In-depth writing mirrors the needs of online or Internet writing, in that too much print without any breaks can turn your reader off. An in-depth story begs to have graphs, charts, images, and the like included.

Still another interesting aspect of the in-depth story is that the writer has several options. First, we know that it does not have to be of the breaking news standard required by hard-hitting news. But it can be a spin-off of a recent story, examining it from a different point of view. Also, readers enjoy reading, and in-depth story writers tend to enjoy writing, articles that can appear in series format where they are broken into parts over the course of several days. It can also be run as a single story, as well, giving in-depth reporting more versatility than other types.

Investigative stories are the hallmark of in-depth journalism. But there are other types, as well. For example, social, political, behavioral and other trends are great topics for depth writing. A depth story might also be an analytical piece that breaks down a large topic into smaller bits for a closer examination. In-depth stories can be interpretive, as well, providing readers with a purported meaning of one thing or another.

If you are going to enter the field of journalism, you may not overtly choose to specialize in the art of in-depth writing – but do not be surprised if it is expected from you now and again. It is a good idea to practice this type of specialty writing on your own time, so you can gain some expertise before your editor foists one on you! The last thing you want to do is say, "But I have never done an in-depth story before." That is not the mark of a good journalist!

Journalism of Import

Now, what does that phrase mean, and why did we save it until the very end?

It means you are entering a profession that can influence and alter the course of people's lives. Journalists venture into all areas of interest to the public: science, art, politics, business, even the media, itself. Their goal is to keep the public informed, because an informed public is less likely to be taken advantage of, or controlled. In a democracy such as ours, a free and open media is all that stands between individual rights and tyranny. The news is generally not pleasant, and is designed to reveal an underbelly of society that is not something we are able to take pride in.

For example, the continued reporting of the unfair number of black men who are victims of police harassment and violence. No American likes to hear this. We like to believe that our police forces are fair and honest. But, in case they aren't, who is going to reveal this? The average person rarely has the time to investigate problems of this nature – they are engaged in their own lives. But that is not to say we don't want to know about it – or that we don't care and want things to change. That is what the purpose of the journalist is – to reveal social, political, and other problems as a precursor to public engagement and change. Journalism is honorable work, and a satisfying pursuit, as well.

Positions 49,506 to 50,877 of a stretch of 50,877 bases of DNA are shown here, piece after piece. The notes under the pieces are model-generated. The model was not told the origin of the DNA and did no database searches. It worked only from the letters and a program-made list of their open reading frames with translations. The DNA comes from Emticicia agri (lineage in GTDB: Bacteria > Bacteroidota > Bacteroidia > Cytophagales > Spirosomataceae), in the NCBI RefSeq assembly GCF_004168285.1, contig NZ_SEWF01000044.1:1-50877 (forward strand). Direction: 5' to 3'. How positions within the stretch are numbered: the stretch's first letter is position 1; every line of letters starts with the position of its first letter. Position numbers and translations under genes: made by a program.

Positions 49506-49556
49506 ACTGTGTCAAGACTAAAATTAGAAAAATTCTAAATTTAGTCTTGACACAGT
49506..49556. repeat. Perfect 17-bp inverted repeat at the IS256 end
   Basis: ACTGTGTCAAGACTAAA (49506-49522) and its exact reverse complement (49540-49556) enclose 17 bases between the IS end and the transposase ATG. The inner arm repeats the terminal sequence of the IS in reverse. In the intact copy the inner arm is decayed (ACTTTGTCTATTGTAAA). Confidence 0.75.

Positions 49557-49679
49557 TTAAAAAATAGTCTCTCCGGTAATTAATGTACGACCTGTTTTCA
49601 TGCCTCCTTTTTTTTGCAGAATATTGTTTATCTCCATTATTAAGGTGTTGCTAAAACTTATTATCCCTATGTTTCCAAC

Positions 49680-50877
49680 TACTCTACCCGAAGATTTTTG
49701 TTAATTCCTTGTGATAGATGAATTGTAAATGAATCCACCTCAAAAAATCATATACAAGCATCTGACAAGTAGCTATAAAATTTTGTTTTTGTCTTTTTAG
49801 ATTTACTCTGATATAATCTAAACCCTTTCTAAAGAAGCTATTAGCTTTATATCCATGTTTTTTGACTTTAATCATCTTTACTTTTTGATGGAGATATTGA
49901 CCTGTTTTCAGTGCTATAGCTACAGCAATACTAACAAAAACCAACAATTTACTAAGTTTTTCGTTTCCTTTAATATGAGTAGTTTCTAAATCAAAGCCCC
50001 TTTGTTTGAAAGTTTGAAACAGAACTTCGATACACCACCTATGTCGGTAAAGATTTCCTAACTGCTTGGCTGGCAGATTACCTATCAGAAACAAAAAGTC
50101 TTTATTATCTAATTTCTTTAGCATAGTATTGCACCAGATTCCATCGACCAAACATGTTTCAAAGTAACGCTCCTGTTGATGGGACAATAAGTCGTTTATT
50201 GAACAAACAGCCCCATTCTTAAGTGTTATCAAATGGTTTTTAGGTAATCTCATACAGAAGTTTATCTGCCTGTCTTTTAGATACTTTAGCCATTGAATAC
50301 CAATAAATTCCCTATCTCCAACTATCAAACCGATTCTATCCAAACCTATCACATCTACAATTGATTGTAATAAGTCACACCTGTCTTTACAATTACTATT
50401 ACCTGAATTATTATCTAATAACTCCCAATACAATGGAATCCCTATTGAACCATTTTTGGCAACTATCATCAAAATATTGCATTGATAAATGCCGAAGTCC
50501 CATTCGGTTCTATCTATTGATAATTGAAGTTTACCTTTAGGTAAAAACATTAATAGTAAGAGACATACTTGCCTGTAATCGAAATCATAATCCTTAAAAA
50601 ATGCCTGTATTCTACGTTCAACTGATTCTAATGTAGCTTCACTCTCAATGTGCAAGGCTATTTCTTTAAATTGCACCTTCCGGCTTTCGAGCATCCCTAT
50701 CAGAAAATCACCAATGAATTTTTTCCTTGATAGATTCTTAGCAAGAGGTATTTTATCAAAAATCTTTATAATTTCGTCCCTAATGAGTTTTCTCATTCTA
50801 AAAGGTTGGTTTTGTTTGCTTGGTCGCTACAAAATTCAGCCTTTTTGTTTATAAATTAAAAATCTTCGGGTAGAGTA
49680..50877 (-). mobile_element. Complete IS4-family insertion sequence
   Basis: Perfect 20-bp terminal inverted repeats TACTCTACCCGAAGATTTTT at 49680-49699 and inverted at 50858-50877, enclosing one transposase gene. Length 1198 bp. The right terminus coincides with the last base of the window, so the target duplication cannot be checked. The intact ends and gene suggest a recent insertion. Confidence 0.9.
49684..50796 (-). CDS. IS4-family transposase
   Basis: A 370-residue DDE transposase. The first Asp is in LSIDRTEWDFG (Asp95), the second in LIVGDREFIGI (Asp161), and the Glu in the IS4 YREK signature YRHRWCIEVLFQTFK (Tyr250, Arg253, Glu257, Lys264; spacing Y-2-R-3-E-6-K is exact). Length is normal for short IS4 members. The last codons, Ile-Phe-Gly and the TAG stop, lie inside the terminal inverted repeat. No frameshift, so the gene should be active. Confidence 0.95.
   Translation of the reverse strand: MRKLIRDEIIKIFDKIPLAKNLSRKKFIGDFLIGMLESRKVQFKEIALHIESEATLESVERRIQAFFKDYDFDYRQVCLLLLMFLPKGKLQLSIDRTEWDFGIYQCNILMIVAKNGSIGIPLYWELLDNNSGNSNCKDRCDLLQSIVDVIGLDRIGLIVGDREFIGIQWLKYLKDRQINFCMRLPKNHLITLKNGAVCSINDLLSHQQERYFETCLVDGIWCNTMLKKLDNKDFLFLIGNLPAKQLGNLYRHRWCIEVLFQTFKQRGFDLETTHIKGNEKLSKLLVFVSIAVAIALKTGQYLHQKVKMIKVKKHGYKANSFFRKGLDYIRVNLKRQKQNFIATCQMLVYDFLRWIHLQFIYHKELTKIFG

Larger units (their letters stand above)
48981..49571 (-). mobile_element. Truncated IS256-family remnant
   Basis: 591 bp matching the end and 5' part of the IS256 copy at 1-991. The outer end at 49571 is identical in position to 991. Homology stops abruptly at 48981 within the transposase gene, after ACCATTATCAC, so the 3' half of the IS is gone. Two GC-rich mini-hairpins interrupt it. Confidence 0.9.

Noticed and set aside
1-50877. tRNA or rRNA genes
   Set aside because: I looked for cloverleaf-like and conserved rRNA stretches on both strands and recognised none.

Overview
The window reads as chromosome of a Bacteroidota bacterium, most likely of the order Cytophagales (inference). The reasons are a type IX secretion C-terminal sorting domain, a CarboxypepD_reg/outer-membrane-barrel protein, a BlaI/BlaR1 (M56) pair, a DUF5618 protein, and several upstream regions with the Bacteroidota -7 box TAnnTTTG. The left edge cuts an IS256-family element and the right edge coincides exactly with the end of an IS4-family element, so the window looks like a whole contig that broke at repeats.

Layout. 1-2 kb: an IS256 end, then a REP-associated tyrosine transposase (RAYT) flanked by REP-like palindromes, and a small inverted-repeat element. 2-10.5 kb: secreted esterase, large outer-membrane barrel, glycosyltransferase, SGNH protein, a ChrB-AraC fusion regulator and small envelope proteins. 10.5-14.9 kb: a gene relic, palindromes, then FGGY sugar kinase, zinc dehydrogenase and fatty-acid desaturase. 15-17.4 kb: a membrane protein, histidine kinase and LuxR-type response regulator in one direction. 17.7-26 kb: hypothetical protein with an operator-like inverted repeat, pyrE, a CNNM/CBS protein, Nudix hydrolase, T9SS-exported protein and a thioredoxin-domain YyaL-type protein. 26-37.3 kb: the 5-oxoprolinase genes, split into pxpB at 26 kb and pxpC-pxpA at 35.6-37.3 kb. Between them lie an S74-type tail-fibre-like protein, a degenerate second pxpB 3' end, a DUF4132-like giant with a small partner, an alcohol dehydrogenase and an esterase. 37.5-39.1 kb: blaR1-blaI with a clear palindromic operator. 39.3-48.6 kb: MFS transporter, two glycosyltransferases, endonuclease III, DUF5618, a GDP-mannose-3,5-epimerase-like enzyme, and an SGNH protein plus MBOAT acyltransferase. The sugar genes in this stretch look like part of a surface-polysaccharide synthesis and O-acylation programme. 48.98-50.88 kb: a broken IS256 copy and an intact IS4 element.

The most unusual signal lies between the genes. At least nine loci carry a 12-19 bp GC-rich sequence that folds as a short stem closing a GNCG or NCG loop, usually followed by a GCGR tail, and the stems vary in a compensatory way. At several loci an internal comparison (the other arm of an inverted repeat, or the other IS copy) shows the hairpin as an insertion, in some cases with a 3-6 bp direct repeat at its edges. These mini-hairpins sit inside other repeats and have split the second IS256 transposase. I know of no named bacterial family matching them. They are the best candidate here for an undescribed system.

The journalist is the watchdog of every group. We have priests who abuse children, charities that steal money, teachers that have sex with students, and government officials who work for their own interests, instead of their constituents. And these are supposed to be the good guys!

As in no other profession, the first obligation of a journalist is to the truth. His or her first loyalty should be to the citizens, and their aim should always be to verify information before it is printed. There are few things harder to erase than damage to an individual's reputation due to sloppy and inaccurate reporting. Journalists must not get cozy with the people they are reporting about, or engage in the events they are researching. For instance, you can't be an addicted gambler and write about the ills of gambling in your community. Journalists instigate public commentary, criticism, and compromise. Journalists should not substitute their opinions and judgments for an unbiased representation of the truth.

Here, the lesson will pause long enough to acknowledge that this does happen in journalism, nonetheless. There are times that a news medium or journalist claims to be fair and balanced and is anything but. It is fortunate that there are so many outlets for news these days that people have an opportunity to hear more than one side of a story.

The point is, you are bound by your own ethics, your own obligation, to present the truth – or at least all sides of a story so the reader can draw their own conclusions. Journalism is not writing for an English class. It is not writing for entertainment – even if it is entertainment news. It is writing to inform, first and foremost, and that is followed by providing the reader with an interpretation of events – clearly marked as such – and acting as an agent of change.

Yes, the journalist brings stories of import to the public. It may be that the world would never know a fact, if you had not taken the time to pursue it and share it with them. You serve the public, you influence for good, you are interested in the world around you – with a keen mind, an able pen, a facility for language and the determination not to be swayed from your goal.

Now, there is really nothing left we can teach you about being a journalist.

Go get ‘em writer!